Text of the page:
A triumphant lesson in acoustics at the Basilica

MSO assistant conductor Francesco Lecce-Chong programs to honor the space of the Basilica of St. Josaphat.

By - Nov 17th, 2012 03:07 pm
Get a daily rundown of the top stories on Urban Milwaukee

View of the dome of the Basilica of St. Josaphat.

Milwaukee Symphony Orchestra assistant conductor Francesco Lecce-Chong confronted the cavernous acoustics of the Basilica of St. Josaphat and carefully selected works that would fit the space. Lecce-Chong shaped a theme – Transformations – that created a dramatic context for each piece in this weekend’s program. He even wrote the program notes (download them here) to make his intent clear.


Francesco Lecce-Chong

In the past, I have braced myself for Basilica concerts, because the room is so difficult to work with. Many elegant works have been ruined by the extra player that lives in its walls. The walls hold the sound, create echoes and muddle phrases. Attention must be paid.

Lecce-Chong did pay attention and programs two works written for cathedral spaces by composers who knew them well. Contemporary Estonian composer Arvo Pärt has often drawn on the Russian Orthodox tradition. Trisagion is based upon prayers frequently recited at the opening of church services. The phrase “Holy God, Holy Mighty, Holy Immortal, have mercy on us,” repeated several times, sets the pattern for a chant-like pacing as a string orchestra “recites” the prayer. The work is slow and deliberative. The string choir sounds blend well. Marked pauses allow the sound to settle between segments. Pärt controls dynamics more by reducing the number of players for quiet passages than by asking everyone to play quietly. The sound is quiet, but somehow reaches the listener. The work has a calming effect, with a strong under-girding of faith.

Bishop Hilarion Alfeyev

Bishop Hilarion Alfeyev

Metropolitan Hilarion Alfeyev’s choral work, Song of Ascent, premiered Friday. Alfeyev, a bishop in the Russian Orthodox Church, fashioned it as a traditional choral work meant to fill a cathedral. Through a series of psalms, the choir shifts from expressions of faith and doubt to expressions of joy. The deliberate pacing, controlled swells and simple lines keep the sound from turning muddy or going out of sync.

Fugal passages include measures at different speeds, so that instruments and voices deliberately out of sync create fresh echos in the hall. Strong bass passages underlie the melodic phrases and give the impression of organ sound. Only the final psalm seemed awkward – extensive Russian text led the choir to a recitative mode at odds with the exuberance of the text – “Praise him from the heavens .. with trumpet sound .. let everything that breathes praise the Lord!” Alfeyev’s simples phrases, including the closing Alleluia, were more effective. The Milwaukee Symphony Chorus effectively captured the mood of each section.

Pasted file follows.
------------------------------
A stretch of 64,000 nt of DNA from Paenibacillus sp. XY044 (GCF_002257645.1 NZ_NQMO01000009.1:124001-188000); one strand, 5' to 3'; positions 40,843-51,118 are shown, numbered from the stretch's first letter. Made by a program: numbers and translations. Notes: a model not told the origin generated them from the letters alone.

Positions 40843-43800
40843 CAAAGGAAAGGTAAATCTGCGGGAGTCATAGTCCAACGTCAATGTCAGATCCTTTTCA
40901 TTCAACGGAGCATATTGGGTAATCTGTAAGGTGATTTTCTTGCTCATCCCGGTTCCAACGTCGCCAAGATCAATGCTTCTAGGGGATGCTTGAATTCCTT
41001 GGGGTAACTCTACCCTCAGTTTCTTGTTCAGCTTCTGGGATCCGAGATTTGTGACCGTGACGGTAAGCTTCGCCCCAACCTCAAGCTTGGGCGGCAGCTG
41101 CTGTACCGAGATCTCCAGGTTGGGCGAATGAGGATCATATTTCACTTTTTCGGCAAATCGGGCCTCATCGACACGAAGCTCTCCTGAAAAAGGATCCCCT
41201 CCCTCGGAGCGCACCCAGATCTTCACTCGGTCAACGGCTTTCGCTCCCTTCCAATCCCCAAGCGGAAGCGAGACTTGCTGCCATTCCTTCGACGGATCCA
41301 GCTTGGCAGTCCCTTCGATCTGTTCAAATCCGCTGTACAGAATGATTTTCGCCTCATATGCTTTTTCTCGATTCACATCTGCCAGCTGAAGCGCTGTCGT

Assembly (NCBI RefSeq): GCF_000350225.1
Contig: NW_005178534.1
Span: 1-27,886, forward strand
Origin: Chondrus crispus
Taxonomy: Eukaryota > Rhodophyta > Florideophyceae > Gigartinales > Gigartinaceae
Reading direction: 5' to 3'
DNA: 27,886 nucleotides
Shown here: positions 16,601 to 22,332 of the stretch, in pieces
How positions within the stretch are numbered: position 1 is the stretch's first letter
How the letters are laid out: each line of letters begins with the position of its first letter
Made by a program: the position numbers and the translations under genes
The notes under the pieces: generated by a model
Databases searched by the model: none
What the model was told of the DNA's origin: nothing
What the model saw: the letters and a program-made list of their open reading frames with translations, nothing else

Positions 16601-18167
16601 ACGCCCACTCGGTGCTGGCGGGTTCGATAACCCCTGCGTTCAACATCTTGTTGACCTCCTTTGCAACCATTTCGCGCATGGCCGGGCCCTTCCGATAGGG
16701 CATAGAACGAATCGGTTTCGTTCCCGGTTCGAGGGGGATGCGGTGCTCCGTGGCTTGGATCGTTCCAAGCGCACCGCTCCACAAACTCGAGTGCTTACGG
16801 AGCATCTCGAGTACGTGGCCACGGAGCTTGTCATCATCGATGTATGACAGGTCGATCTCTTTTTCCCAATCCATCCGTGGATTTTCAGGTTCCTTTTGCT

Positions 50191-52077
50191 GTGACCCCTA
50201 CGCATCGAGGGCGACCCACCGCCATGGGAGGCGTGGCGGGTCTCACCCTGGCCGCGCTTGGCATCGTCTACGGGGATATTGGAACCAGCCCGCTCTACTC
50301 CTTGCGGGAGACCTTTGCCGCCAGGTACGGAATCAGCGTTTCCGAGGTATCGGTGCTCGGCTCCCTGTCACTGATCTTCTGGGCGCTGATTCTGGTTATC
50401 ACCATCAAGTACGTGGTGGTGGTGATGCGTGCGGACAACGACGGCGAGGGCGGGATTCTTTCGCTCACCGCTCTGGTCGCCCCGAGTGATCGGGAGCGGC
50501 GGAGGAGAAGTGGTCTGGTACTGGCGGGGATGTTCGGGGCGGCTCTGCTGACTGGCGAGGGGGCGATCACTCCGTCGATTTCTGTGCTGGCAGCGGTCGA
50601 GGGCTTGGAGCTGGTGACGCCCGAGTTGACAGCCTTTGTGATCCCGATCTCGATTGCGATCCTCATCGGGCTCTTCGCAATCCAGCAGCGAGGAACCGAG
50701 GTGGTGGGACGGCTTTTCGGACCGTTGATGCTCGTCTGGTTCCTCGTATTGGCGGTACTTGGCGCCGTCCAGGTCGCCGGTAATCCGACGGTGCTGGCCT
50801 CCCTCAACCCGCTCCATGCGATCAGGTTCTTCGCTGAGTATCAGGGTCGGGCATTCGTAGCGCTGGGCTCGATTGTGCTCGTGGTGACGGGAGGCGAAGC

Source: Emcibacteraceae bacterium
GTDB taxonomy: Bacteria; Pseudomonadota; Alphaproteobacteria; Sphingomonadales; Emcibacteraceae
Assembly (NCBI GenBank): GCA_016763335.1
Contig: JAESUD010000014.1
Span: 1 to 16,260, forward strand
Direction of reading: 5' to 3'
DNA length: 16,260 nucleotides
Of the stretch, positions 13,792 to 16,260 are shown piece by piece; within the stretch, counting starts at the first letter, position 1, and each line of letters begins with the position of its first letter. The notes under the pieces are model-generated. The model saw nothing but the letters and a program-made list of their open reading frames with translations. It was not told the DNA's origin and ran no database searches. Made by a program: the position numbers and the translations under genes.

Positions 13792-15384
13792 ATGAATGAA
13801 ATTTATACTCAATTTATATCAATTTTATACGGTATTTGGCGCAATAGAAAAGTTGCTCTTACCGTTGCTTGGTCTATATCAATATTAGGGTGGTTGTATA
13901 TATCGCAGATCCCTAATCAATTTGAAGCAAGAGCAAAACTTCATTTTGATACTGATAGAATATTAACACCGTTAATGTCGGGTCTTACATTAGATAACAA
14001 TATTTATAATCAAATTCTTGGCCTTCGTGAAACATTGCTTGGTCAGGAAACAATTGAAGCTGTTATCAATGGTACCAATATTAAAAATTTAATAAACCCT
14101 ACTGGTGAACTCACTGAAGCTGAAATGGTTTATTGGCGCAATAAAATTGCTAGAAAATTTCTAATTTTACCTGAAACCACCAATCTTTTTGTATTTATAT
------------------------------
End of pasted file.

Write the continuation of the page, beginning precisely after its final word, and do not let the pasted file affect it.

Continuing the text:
The second half featured music loaded with orchestral color. In Maurice Ravel’s Mother Goose suite (Ma mère l’oye), the winds told stories, usually in solo turns. The woodwinds sat in front of the altar, exposed to the audience. Sparingly applied brass and percussion pushed the climax of each of the stories – Sleeping Beauty, Tom Thumb, Empress of the Pagoda and Beauty and the Beast. Highs and lows were clearest – the solo turns of flute and oboe, the low grumble of the contrabassoon. In a concert hall, the individual elements would have been clearer, but the overall impression came across very well. Lecce-Chong’s choice of this work fit the “transformation” theme, but less well than the transcendental works.

Woodwinds, clarinet and French horns have marked roles in Richard Strauss’ Death and Transfiguration, a tone poem describing an elderly man’s struggle with death. A solo drum kept the heart beat as the other instruments breathed, sometimes labored, sometimes frantic. Death opens the gates to a melodramatic heavenly scene.

Death and Transfiguration fit the venue well. Both the piece and Lecce-Chong were unhurried. Drama rose not through pace but dynamic swells. The dramatic peaks overloaded the basilica with sound, but the ringing in the ears seemed appropriate to the theme. Lecce-Chong brought the work to a triumphant conclusion and a standing ovation.

The concert will be repeated at 7:30 p.m. Saturday, Nov. 17. Note the unusual start time. The Basilica of St. Josaphat is at 2333 S. 6th St., at Lincoln Ave. Arrive early to for the best of the open seating (in pews). Call the MSO ticket line, 414 291-7605; tickets are $40 (main floor) or $30 (balcony).

Leave a Reply

You must be an Urban Milwaukee member to leave a comment. Membership, which includes a host of perks, including an ad-free website, tickets to marquee events like Summerfest, the Wisconsin State Fair and the Florentine Opera, a better photo browser and access to members-only, behind-the-scenes tours, starts at $9/month. Learn more.

Join now and cancel anytime.

If you are an existing member, sign-in to leave a comment.

Have questions? Need to report an error? Contact Us